GREEN BAY, Wis. — Green Bay Packers defensive coordinator Mike Pettine could think of only one way to simulate the speed of Tyreek Hill in practice during the days leading up to their game against the Kansas City Chiefs.
“I don’t think there’s much you can do unless we let the receivers line up 5 yards offsides and go,” Pettine said at the time.
Another week, another dynamic player who’s difficult to mimic in practice: Christian McCaffrey.
The Carolina Panthers’ do-it-all running back leads the NFL in yards from scrimmage (1,244) and touchdowns (13) heading into Sunday’s game at Lambeau Field, and who would Pettine have on his scout team to imitate that?
“If [someone] could mimic him, he would probably be playing with the varsity,” Pettine said Thursday.
McCaffrey ranks second in the NFL in rushing yards (881, only 13 yards behind the Vikings’ Dalvin Cook) and leads all running backs in receiving yards (363). He’s on pace for 2,488 yards from scrimmage this season, which would be the second in NFL history only to Chris Johnson’s 2,509 in 2009.
“How do you replicate that?” Packers coach Matt LaFleur said. “That’s tough to do. Our guys are giving it their all, guys on the look team. But it is tough to replicate that.”
So about the best they could do is throw scout-team back after scout-team back at the defense in practice this week.
“Keep refreshing backs every single play, making sure they’re 100 percent,” said Packers linebacker Blake Martinez, who was a teammate of McCaffrey’s at Stanford.
“We have different ones coming in on every play and they all have No. 22 jerseys.”
McCaffrey has six games with at least 150 yards from scrimmage and a touchdown, tied with Jim Brown (1963) for the most such games through eight games in NFL history. He has three rushing touchdowns of at least 50 yards. No other player has more than one this season. He has four touches this season in which he reached at least 20 mph, according to NFL Next Gen Stats. Only Cook (with six) has more.
McCaffrey’s 229 career catches are more than Hall of Fame receivers Randy Moss and Marvin Harrison had in their first three seasons. McCaffrey is nine catches away from matching Hall of Fame running back LaDainian Tomlinson for the most receptions by a back in his first three seasons.
Forget about simulating him in practice, how about trying to figure out a way to slow him down on Sunday?
A matchup with his former college teammate Martinez seems like a mismatch, especially considering the inside linebacker will have to play with a cast covering part of his right hand. Martinez broke his ring finger in practice two weeks ago. Against the Chiefs, he tried to play with a club. Last week against the Chargers, he wore a modified cast that freed up his thumb and first two fingers, but it didn’t help much.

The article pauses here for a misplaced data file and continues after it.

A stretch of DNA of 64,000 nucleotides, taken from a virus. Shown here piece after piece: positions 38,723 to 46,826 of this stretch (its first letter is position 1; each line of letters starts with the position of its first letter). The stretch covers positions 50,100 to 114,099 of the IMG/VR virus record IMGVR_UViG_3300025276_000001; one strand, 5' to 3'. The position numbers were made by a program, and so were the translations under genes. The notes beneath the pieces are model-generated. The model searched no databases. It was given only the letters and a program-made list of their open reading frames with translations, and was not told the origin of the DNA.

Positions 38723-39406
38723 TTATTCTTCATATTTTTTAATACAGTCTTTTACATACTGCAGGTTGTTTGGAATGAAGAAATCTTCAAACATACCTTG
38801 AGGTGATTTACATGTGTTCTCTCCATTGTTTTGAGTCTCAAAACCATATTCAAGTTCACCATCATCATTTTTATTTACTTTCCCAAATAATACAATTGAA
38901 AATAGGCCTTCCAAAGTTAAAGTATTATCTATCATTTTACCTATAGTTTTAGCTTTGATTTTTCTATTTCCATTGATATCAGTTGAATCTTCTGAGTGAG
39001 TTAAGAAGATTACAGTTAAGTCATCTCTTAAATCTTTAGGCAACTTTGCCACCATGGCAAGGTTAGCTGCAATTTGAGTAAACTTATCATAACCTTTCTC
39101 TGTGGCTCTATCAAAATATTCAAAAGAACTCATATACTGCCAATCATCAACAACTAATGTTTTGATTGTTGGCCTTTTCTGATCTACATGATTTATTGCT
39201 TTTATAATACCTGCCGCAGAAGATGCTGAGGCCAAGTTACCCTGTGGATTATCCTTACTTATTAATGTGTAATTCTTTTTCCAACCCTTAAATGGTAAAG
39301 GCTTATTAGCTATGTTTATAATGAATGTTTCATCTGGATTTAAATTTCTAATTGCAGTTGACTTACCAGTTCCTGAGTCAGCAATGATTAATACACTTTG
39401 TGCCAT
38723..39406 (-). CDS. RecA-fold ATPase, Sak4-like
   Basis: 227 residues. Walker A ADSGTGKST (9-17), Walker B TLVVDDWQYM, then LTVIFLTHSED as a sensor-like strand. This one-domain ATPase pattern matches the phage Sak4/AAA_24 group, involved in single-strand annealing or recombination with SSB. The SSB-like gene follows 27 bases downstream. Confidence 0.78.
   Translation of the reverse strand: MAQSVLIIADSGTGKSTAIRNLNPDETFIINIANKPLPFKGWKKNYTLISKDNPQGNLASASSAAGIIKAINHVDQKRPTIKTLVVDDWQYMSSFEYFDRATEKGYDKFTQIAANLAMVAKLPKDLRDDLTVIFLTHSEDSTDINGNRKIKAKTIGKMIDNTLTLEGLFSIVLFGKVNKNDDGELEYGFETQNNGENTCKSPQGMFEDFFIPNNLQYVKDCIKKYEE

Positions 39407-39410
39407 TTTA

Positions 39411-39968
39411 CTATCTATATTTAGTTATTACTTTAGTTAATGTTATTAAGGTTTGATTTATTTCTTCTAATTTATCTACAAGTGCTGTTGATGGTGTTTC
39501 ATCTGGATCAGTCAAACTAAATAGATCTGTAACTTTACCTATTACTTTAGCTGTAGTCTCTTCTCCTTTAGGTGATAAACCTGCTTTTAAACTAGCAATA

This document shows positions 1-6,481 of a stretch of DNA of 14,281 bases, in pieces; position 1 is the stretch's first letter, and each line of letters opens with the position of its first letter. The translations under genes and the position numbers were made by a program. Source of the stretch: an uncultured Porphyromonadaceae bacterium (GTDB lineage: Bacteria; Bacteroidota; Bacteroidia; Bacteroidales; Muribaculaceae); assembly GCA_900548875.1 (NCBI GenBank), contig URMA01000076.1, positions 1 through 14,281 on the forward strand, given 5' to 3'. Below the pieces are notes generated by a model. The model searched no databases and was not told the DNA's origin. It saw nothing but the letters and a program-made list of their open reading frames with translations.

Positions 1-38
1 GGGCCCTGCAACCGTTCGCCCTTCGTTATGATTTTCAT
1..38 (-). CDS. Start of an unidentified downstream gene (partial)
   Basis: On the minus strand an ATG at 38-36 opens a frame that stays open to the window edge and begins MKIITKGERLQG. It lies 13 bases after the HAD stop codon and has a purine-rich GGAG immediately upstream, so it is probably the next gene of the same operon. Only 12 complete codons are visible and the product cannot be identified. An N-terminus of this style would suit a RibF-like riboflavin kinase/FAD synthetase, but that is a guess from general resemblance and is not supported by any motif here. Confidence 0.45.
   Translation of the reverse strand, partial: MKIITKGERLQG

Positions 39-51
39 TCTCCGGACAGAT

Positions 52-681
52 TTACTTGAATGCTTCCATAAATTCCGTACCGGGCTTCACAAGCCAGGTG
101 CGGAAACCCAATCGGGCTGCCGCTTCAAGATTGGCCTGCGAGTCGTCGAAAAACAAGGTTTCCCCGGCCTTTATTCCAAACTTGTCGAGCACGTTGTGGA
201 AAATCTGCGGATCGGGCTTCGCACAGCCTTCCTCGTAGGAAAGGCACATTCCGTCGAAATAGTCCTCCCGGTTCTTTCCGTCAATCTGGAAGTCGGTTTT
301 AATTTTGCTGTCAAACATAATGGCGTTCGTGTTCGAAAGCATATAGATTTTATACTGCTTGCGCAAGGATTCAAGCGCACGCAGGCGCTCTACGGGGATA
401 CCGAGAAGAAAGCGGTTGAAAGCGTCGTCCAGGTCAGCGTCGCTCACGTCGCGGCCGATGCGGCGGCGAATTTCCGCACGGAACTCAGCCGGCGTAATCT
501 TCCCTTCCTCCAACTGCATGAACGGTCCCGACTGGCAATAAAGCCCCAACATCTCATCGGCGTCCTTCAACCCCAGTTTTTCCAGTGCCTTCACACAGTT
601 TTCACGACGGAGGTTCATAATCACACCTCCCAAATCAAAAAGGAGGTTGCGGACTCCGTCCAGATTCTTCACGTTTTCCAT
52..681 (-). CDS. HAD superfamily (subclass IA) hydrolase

Although he’s Green Bay’s leading tackler — as he should be as an every-down inside backer — the Packers are still looking for a flood of plays on the ball from him. But don’t look for Martinez to cover McCaffrey when he’s a receiver.
“You typically don’t want a linebacker on him unless he has help,” Pettine said. “Usually, if he knows he has help outside or over the top, or just knowing where it comes from, that’s a big part of man coverage, knowing what leverage I can play because of where my help is. But it’s certainly something you don’t want to make a living doing. He gets open on a lot of DBs let alone linebackers.”
The Packers have experimented with a variety of players at the inside backer position next to Martinez. Their first choice was hybrid safety/linebacker Raven Greene until he went down because of an ankle injury in Week 2. Traditional linebackers Oren Burks and B.J. Goodson might be fine against the run but can’t cover like Greene. Safety Adrian Amos has played some at inside linebacker and can cover but isn’t as stout against the run. Ibraheim Campbell, who was activated from the physically unable to perform list this week, could be an option there, too.
On the ground, McCaffrey has been most dangerous between the tackles. He leads the NFL in rushing yards and rushing touchdowns on runs between the tackles, with 701 and seven, respectively, according to ESPN Stats & Information research. That’s not a good matchup for the Packers, who have given up 964 rushing yards and 10 touchdowns inside the tackles this season. Both rank as the second-most allowed by any defense in the league this season.
The Packers’ best counter for McCaffrey might be their own running back, Aaron Jones, who trails only McCaffrey on the season touchdown list with 11. Jones outplayed Dallas’ Ezekiel Elliott last month in the Packers’ win over the Cowboys.
“It’s fun seeing what he does and then going out there on the next series and try to do even better,” Jones said this week. “It gives a little bit added [intrigue] to the game. It helps you. I feel like it pushes you.”